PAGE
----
4. http://www.citylab.com/politics/2014/07/paris-wants-landlords-to-turn-vacant-office-space-into-apartmentsor-else/374388/ Paris Wants Landlords to Turn Vacant Office Space Into Apartments—Or Else The city has a surplus of empty commercial buildings that could better serve as residences. And it plans to fine owners who don't convert. FEARGUS O'SULLIVAN <figure class="lead-image" style="margin: 0px; max-width: 620px; color: rgb(0, 0, 0); font-family: Oxygen, Helvetica, Arial, sans-serif; font-size: 17px;"><figcaption class="credit" style="color: rgb(153, 153, 153); font-size: 0.82353em; text-align: right;">Justin Black/Shutterstock.com</figcaption></figure>Leave your office space unrented and we’ll fine you. That’s the new ruledeclared by the city of Paris last week. Currently, between six and seven percent of Paris' 18 million square meters of office space is unused, and the city wants to get this vacant office space revamped and occupied by residents. The penalties for unrented space will be as follows: 20 percent of the property’s rental value in the first year of vacancy, 30 percent in the second year and 40 percent in the third year. The plan is to free up about 200,000 square meters of office space for homes, which would still leave a substantial amount of office space available should demand pick up. The city insists that, while the sums involved are potentially large, this isn’t a new tax but an incentive. And, if it has the right effect in getting property re-occupied, may end up being little-used. Landlords' groups are taking the new plan as well as can be expected. They’ve pointed out that, while the cost of the fines might be high, it could still cost them less to pay them than to convert their properties to homes. According to a property investor quoted in Le Figaro, the cost of transforming an office into apartments can actually be 20 to 25 percent more expensive than constructing an entirely new building. Many landlords might be unwilling or unable to undertake such a process and thus be forced to sell in a market where, thanks to a glut of available real estate, prices are falling. There is also the question of how easy the law will be to enforce: Landlords could rent out vacant properties at a token rent simply to avoid the vacancy fine. <aside class="pullquote instapaper_ignore" style="font-family: Bitter, Georgia, 'Times New Roman', serif; font-size: 2.11765em; line-height: 1.05556; border-top-width: 5px; border-top-style: solid; border-top-color: rgb(0, 0, 0); border-bottom-width: 1px; border-bottom-style: solid; border-bottom-color: rgb(0, 0, 0); padding: 25px 0px; margin: 30px 0px;">As Paris becomes a laboratory for new legislation to make homes more plentiful and affordable, other European cities would do well to watch it carefully. </aside>It’s too early to see if these predictions will come true, but past experience in smaller French property markets suggests it won’t. The fines have already been introduced elsewhere in France: in the country’s fourth city of Lille (governed by the Socialist party) and in the Parisian satellite town of St Quentin-en-Yvelines (governed by the right wing UMP). So far, neither has experienced a legislation-exacerbated property slump. It’s also fair to point out that Paris is asking for a round of belt tightening from pretty much every group involved in the city’s real estate. The new levy is part of a plan announced last month that will also pressure state and semi-public bodies to release Parisian land for home building. Paris has some fairly large reserves of this, including space currently owned by the state health authority, by the national railway network and by the RATP—Paris’ transit authority, on whose unused land alone 2,000 homes could be built. In the meantime, stringent planning laws are also being relaxed to cut development costs for office converters. They will no longer, for example, be obliged to provide parking spaces for new homes, as they had been until the law change. Finally, starting next year, landlords will get an incentive to rent their properties to financially riskier lower-income tenants by having their rents and deposits guaranteed by a new intermediary, a public/private agency called Multiloc. Coming on top of laws that have relaxed building-height restrictionson the Paris periphery, it’s clear that, for Paris developers and landowners, there’s a decent ratio of carrot to stick. But will it all work? At the very least, Paris deserves recognition for being proactive, especially on a continent where many cities’ grip on the property sector is floundering. Berlin has recently had major new homebuilding plansrejected by residents (for good reason—they were due to get a bad deal), while the U.K.’s number of newly built homes has actually gone down, despite property prices continuing to rise sharply. As Paris becomes a laboratory for new legislation to make homes more plentiful and affordable, other European cities would do well to watch it carefully. (Photo credit: Justin Black/Shutterstock.com)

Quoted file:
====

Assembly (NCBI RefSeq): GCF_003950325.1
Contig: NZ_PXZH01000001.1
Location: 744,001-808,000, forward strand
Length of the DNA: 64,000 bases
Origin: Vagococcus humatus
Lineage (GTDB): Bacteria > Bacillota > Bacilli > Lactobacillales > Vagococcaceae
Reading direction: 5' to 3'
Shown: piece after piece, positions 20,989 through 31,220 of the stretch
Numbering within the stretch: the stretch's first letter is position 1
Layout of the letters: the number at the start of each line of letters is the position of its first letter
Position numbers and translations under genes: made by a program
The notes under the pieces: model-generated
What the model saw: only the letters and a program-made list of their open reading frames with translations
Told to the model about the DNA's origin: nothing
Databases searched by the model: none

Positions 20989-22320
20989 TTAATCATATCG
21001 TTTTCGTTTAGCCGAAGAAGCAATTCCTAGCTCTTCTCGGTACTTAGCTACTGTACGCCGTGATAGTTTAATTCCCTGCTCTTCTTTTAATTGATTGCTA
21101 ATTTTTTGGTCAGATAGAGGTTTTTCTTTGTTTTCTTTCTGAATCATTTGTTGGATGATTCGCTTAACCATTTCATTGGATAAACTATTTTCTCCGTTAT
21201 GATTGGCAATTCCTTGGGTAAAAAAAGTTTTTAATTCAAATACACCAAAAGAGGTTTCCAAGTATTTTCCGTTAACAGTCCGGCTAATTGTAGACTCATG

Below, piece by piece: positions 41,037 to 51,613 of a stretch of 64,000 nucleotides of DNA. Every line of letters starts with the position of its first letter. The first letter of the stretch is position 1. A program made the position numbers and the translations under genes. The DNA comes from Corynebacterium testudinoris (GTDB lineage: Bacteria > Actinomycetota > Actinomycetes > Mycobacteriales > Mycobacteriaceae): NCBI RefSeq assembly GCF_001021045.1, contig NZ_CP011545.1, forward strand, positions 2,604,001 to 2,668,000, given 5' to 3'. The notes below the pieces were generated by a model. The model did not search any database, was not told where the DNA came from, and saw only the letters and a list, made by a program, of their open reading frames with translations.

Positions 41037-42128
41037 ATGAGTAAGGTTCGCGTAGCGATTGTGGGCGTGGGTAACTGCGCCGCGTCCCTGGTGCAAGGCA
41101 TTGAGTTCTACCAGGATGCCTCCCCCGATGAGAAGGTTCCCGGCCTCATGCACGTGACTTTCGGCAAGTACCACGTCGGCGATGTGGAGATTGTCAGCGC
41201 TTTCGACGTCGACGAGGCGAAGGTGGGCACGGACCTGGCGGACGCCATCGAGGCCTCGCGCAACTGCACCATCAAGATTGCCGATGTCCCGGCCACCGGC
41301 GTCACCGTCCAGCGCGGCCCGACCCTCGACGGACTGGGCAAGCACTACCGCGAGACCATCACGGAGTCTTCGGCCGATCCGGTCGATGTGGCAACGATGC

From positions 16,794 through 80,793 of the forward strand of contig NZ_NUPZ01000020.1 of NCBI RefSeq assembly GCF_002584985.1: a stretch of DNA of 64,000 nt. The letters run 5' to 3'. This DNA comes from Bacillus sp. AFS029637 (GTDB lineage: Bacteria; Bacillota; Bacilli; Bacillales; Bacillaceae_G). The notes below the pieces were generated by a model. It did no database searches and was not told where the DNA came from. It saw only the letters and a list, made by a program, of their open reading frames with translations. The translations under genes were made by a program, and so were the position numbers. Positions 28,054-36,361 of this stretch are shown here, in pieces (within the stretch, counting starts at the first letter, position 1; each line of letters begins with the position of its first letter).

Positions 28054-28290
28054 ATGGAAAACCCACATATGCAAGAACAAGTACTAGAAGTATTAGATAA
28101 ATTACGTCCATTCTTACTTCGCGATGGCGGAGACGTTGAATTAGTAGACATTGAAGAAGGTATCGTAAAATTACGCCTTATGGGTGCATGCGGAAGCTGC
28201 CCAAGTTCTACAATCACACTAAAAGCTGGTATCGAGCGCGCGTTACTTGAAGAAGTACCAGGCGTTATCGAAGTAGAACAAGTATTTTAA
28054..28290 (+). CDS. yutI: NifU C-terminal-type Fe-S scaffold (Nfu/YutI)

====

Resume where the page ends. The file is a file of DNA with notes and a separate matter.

5. The world's most influential city, une étude de Joel Kotkin, Ali Modarres, Aaron Renn et Wendell Cox, positionne Montréal à la 41ème place des centres de pouvoir d'influence. Londres, New York et Paris se partagent le podium. Toronto figure dans le top 10. Article original: http://www.forbes.com/sites/joelkotkin/2014/08/14/the-most-influential-cities-in-the-world/ No. 1: London FDI Transactions (5-Year Avg.): 328 Forbes Global 2000 HQs: 68< Air Connectivity: 89%* Global Financial Centres Index Rank: 1 * The air connectivity score is the percentage of other global cities outside the city’s region (e.g., for London, cities outside of Europe) that can be reached nonstop a minimum of three times per week. No. 2: New York FDI Transactions (5-Year Avg.): 143 Forbes Global 2000 HQs: 82 Air Connectivity: 70% GFCI Rank: 2 No. 3: Paris FDI Transactions (5-Year Avg.): 129 Forbes Global 2000 HQs: 60 Air Connectivity: 81% GFCI Rank: 29 No. 4: Singapore FDI Transactions (5-Year Avg.): 359 Forbes Global 2000 HQs: N/A Air Connectivity: 46% GFCI Rank: 4 No. 5: Tokyo FDI Transactions (5-Year Avg.): 83 Forbes Global 2000 HQs: 154 Air Connectivity: 59% GFCI Rank: 5 No. 6: Hong Kong FDI Transactions (5-Year Avg.): 234 Forbes Global 2000 HQs: 48 Air Connectivity: 57% GFCI Rank: 3 No. 7: Dubai FDI Transactions (5-Year Avg.): 245 Forbes Global 2000 HQs: N/A Air Connectivity: 93% GFCI Rank: 25 No. 8 (TIE): Beijing FDI Transactions (5-Year Avg.): 142 Forbes Global 2000 HQs: 45 Air Connectivity: 65% GFCI Rank: 59 No. 8 (TIE): Sydney FDI Transactions (5-Year Avg.): 111 Forbes Global 2000 HQs: 21 Air Connectivity: 43% GFCI Rank: 15 No. 10 (TIE): Los Angeles FDI Transactions (5-Year Avg.): 35 Forbes Global 2000 HQs: N/A Air Connectivity: 46% GFCI Rank: N/A No. 10 (TIE): San Francisco Bay Area FDI Transactions (5-Year Avg.): 49 Forbes Global 2000 HQs: 17 Air Connectivity: 38% GFCI Rank: 12 No. 10 (TIE): Toronto FDI Transactions (5-Year Avg.): 60 Forbes Global 2000 HQs: 23 Air Connectivity: 49% GFCI Rank: 11 Autre source : http://www.newgeography.com/content/004475-the-worlds-most-influential-cities Kerney classe Montréal à la 30ème place des villes globales : Source :http://www.atkearney.com